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Panjshir

Editor released after 19 days imprisonment

December 14, 2014

Panjshir: Acting editor-in-chief of Panjshir's state-owned biweekly who was arrested for publishing a poem considered blasphemous, has been released after 19 days imprisonment.

Abdul Jabbar Jobran 28, told to AFJC that he had copied the controversial poem from the Internet and published it in the biweekly on October 13.

“There was never any intent to offend anyone by publishing this poems and I deeply regret that it did.”

Jobran was arrested by police following a meeting of local clerics with the Panjshir’s governor on November 25.

The clerics have demanded local administration to punish responsible person for publishing this poem.

5 days later, AFJC’ reprehensive in Northern provinces, Ahmad Hanyesh expressed the organization concern on the arrest of Jobran with provincial governor, Abdul Rahman Kabiri and asked him to release jobran as soon as possible.

Kabiri call the imprisoning an attempt by local administration to protect the journalist and promised to release him soon.

According to Afghanistan's media law, journalists can be arrested only after their case is first reviewed by the Media Commission, but In the case of Abdul Jabbar, this process was not followed.

AFJC says the press is required to respect Afghanistan's official religion, But authorities cannot assume the right to arrest the journalists.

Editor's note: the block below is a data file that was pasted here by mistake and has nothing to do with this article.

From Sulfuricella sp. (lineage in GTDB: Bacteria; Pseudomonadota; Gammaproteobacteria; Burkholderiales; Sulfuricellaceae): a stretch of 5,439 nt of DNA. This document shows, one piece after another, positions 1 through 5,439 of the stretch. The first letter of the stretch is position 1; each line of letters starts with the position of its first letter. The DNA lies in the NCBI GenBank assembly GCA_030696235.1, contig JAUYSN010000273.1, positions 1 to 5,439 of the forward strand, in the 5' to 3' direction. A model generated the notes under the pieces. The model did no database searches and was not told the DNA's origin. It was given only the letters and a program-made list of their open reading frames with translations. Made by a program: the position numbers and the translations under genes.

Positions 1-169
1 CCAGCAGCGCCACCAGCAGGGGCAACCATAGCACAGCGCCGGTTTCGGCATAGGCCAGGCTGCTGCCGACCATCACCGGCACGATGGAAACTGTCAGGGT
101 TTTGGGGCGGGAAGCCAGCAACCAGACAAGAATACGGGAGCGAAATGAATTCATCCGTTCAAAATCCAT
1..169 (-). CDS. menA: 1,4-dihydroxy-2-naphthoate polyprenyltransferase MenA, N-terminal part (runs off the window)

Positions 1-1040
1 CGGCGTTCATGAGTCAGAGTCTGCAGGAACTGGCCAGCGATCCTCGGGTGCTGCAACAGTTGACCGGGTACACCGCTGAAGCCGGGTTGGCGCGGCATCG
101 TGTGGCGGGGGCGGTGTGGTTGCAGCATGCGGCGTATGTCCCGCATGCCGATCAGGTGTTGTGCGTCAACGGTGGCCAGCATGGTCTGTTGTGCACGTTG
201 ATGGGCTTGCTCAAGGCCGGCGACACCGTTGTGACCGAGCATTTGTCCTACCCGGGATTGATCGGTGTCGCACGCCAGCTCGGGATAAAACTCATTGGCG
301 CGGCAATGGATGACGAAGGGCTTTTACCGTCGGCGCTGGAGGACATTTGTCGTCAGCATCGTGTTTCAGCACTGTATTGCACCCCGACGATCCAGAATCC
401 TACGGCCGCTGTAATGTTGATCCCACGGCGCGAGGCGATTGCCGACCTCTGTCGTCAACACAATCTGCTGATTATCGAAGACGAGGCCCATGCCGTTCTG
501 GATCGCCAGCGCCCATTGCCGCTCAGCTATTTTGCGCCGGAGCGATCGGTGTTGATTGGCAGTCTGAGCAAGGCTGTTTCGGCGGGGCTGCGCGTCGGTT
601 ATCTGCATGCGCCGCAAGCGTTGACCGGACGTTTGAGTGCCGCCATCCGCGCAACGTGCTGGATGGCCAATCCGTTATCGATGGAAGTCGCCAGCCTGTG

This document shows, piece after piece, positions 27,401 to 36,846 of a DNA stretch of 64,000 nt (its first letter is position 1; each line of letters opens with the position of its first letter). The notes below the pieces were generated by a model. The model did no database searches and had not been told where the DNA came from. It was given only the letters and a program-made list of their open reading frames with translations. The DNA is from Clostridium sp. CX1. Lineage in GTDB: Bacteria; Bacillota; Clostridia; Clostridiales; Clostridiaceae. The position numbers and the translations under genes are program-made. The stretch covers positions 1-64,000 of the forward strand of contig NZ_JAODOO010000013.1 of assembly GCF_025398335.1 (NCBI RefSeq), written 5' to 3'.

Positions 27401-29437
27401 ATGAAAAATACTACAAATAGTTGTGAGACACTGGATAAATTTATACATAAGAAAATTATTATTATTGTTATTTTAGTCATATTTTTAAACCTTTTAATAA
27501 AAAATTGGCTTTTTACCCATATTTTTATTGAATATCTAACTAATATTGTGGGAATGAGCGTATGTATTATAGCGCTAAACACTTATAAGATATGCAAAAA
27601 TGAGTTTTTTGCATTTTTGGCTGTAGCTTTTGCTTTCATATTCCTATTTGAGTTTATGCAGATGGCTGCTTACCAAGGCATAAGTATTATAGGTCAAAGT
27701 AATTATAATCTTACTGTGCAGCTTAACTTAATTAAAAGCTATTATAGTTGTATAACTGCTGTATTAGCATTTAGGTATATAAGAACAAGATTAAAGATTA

In October, Afghanistan Express daily columnist condemning Islamic State (IS) and the Taliban triggered demonstrations in several cities around country, with protesters denouncing the article as blasphemous and calling on the government to punish the publication.

A week later, confirmation came that the editor had indeed been escaped from Afghanistan and the newspaper's offices closed.

 

Editor arrested over blasphemy charges

November 28, 2014

Panjshir: Acting editor-in-chief of Panjshir's state-owned biweekly has been arrested for publishing a poem considered blasphemous.

Abdul Jabbar Jobran 28, was arrested by police following a meeting of local clerics with the Panjshir’s governor Abdul Rahman Kabiri in Bazarak, on November 25.

The clerics have demanded local administration to punish responsible person for publishing this poem.

Jobran’s colleagues say he has copied the controversial poem from the Internet and published it in the biweekly last month.

According to Afghanistan's media law, journalists can be arrested only after their case is first reviewed by the Media Commission, but In the case of Abdul Jabbar, this process has not followed yet.

AFJC says the press is required to respect Afghanistan's official religion, But authorities cannot assume the right to arrest the journalists.

In October, Afghanistan Express daily columnist condemning Islamic State (IS) and the Taliban triggered demonstrations in several cities around country, with protesters denouncing the article as blasphemous and calling on the government to punish the publication.

A week later, confirmation came that the editor had indeed been escaped from Afghanistan and the newspaper's offices closed.

Afghan media outlets have sprung up in large numbers since the ouster of the Taliban regime in late 2001. According to the ministry of Information and Culture, there are now 170 FM radio stations, 55 TV channels, and 1500 of print publications including 12 newspapers, 9 news agencies, 500 weblog and websites operate around the country.